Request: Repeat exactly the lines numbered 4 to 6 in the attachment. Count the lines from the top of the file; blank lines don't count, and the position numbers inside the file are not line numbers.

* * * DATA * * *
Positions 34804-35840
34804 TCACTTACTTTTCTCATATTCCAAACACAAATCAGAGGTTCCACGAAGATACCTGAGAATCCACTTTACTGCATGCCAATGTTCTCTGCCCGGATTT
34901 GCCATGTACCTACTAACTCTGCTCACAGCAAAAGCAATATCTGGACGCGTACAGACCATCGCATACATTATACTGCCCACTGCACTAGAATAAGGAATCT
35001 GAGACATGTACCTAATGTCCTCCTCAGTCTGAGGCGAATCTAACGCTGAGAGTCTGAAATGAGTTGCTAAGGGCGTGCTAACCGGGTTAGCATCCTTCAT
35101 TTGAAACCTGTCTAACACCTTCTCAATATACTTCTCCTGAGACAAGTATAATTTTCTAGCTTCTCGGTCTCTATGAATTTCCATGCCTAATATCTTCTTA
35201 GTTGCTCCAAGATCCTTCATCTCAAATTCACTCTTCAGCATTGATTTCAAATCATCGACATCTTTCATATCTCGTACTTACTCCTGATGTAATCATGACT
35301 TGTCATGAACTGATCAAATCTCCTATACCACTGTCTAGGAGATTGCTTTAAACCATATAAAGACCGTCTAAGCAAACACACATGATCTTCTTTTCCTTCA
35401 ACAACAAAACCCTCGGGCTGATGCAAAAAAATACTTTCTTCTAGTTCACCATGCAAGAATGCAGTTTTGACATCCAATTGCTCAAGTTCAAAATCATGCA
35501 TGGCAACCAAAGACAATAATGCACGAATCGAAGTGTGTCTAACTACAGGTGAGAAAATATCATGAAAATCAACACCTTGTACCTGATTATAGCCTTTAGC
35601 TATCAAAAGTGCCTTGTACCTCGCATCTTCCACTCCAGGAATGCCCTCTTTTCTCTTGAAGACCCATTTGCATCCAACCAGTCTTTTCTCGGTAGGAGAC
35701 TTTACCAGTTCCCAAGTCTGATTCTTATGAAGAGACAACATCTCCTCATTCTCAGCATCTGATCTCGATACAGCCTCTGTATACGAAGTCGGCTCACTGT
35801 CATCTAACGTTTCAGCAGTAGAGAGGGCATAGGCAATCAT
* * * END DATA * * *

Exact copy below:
35001 GAGACATGTACCTAATGTCCTCCTCAGTCTGAGGCGAATCTAACGCTGAGAGTCTGAAATGAGTTGCTAAGGGCGTGCTAACCGGGTTAGCATCCTTCAT
35101 TTGAAACCTGTCTAACACCTTCTCAATATACTTCTCCTGAGACAAGTATAATTTTCTAGCTTCTCGGTCTCTATGAATTTCCATGCCTAATATCTTCTTA
35201 GTTGCTCCAAGATCCTTCATCTCAAATTCACTCTTCAGCATTGATTTCAAATCATCGACATCTTTCATATCTCGTACTTACTCCTGATGTAATCATGACT